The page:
This is a great resource for emergency workers and first responders, particularly if you have serious or chronic medical conditions that could cause a collapse (hypoglycemia if you're diabetic, for example) or that could affect diagnosis and treatment. It's also a critical source of information on allergies you may have — particularly allergies to medications or any allergy that can be severe or life-threatening — because it increases the chances that your condition will be diagnosed appropriately and that treatment (like a dose of epinephrine for severe anaphylaxis) will be provided quickly.
Equally important can be information about medicine you're taking that may cause side effects or interact adversely with other medications an emergency physician might use to treat you.
The medical notes section can be used to keep a record of a range of important details, including recent surgeries or other medical interventions, implanted medical devices and previous hospitalizations. Notes can even be used to indicate the existence of advance directives like a do-not-resuscitate order, a living will or a healthcare proxy. If you observe a particular religion, you could even put in a request for an appropriate member of the clergy to be called if you're critically ill or injured.
You can include your doctor(s) as emergency contacts, something that's helpful in general, but particularly important if you are seeing a specialist for a serious medical condition such as cancer, because emergency personnel may need additional information from that specialist.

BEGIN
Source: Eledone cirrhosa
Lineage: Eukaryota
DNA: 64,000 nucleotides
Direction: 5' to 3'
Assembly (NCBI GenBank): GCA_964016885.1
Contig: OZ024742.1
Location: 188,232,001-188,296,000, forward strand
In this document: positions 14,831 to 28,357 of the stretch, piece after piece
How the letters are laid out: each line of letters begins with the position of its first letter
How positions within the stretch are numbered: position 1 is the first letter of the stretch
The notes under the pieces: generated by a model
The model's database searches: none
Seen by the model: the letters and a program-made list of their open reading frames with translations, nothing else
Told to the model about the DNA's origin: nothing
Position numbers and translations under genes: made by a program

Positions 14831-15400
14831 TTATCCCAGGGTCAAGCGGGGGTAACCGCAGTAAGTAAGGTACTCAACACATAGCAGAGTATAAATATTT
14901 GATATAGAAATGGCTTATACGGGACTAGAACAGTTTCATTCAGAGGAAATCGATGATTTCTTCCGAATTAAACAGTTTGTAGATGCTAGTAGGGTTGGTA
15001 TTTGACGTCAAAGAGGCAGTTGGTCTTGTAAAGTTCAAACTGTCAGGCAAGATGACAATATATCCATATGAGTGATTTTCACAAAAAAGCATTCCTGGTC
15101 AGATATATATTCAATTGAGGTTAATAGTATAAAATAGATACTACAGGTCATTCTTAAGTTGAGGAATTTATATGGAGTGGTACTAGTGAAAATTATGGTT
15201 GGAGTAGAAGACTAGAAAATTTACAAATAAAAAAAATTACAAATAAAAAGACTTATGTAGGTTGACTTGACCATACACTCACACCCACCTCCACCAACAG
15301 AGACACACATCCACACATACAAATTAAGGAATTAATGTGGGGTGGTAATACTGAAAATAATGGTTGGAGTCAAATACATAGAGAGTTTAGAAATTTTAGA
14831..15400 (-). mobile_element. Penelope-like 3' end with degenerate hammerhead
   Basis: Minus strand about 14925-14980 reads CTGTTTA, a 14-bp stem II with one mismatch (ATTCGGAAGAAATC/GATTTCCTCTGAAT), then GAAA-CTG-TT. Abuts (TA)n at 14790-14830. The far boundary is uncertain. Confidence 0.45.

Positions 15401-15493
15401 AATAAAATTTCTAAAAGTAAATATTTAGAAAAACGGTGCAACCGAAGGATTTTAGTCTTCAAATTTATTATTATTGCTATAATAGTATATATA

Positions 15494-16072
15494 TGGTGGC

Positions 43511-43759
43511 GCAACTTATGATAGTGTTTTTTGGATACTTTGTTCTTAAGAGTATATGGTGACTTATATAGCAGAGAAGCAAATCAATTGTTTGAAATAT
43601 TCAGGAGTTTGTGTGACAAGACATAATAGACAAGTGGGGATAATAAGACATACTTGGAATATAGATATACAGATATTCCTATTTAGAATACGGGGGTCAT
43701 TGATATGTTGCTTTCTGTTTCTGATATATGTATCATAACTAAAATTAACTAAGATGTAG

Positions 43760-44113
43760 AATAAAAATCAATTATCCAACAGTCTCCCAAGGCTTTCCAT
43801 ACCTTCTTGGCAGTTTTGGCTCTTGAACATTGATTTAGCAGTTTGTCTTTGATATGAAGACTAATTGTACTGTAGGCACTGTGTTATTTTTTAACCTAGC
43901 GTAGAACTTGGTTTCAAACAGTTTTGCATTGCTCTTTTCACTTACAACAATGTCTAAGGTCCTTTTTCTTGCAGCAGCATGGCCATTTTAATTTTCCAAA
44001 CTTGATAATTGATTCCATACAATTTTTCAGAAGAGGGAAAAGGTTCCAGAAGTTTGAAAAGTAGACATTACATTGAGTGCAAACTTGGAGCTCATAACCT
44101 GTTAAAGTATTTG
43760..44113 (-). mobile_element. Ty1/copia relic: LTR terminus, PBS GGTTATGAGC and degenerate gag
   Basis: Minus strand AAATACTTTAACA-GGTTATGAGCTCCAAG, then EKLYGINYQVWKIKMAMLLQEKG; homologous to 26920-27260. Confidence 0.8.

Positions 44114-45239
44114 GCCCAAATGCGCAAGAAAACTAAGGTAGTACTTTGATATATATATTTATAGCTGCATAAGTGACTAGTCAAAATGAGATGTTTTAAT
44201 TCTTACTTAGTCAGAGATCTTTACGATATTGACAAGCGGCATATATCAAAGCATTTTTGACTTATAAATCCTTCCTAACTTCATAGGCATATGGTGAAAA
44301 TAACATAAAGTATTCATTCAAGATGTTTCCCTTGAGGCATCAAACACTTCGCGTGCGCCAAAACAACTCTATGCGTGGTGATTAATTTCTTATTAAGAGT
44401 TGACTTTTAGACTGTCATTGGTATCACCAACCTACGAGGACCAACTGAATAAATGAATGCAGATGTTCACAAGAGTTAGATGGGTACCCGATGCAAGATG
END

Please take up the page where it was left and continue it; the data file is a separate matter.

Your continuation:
Even if you don't have any serious medical conditions, using this feature to list your name and your emergency contacts can still be worth the effort. After all, healthy people get into accidents and experience unexpected medical emergencies all the time. This option can also be a useful tool for parents to ensure that they are contacted right away if something happens to one of their children.
There is, of course, a caveat: Allowing lock screen access to the Medical ID panel could be a privacy concern. After all, anyone who has access to your iPhone can access this information — even people who aren't medical professionals, emergency personnel or close friends or relatives. One thing to keep in mind, however, is that someone must have physical access to your phone to look at the information — and if your phone is lost or stolen, the possibility that a stranger may be reading about your medical history isn't likely to be your biggest concern. Locating the device or wiping it using Find My iPhone would be your top priority.
If you have serious health issues or allergies, it's a no-brainer that making this information easily available is worth the minimal privacy risk. If that's not the case, you can limit the information that you present and disable access from the lock screen. (If privacy is a concern, you should know that Apple separates your Medical ID information from other Health app data and doesn't allow it to be shared with other apps that access HealthKit.) Or you can decide not to use it at all.
In the end, it's your private medical information and you have control of how to use it — or not — on your iPhone.
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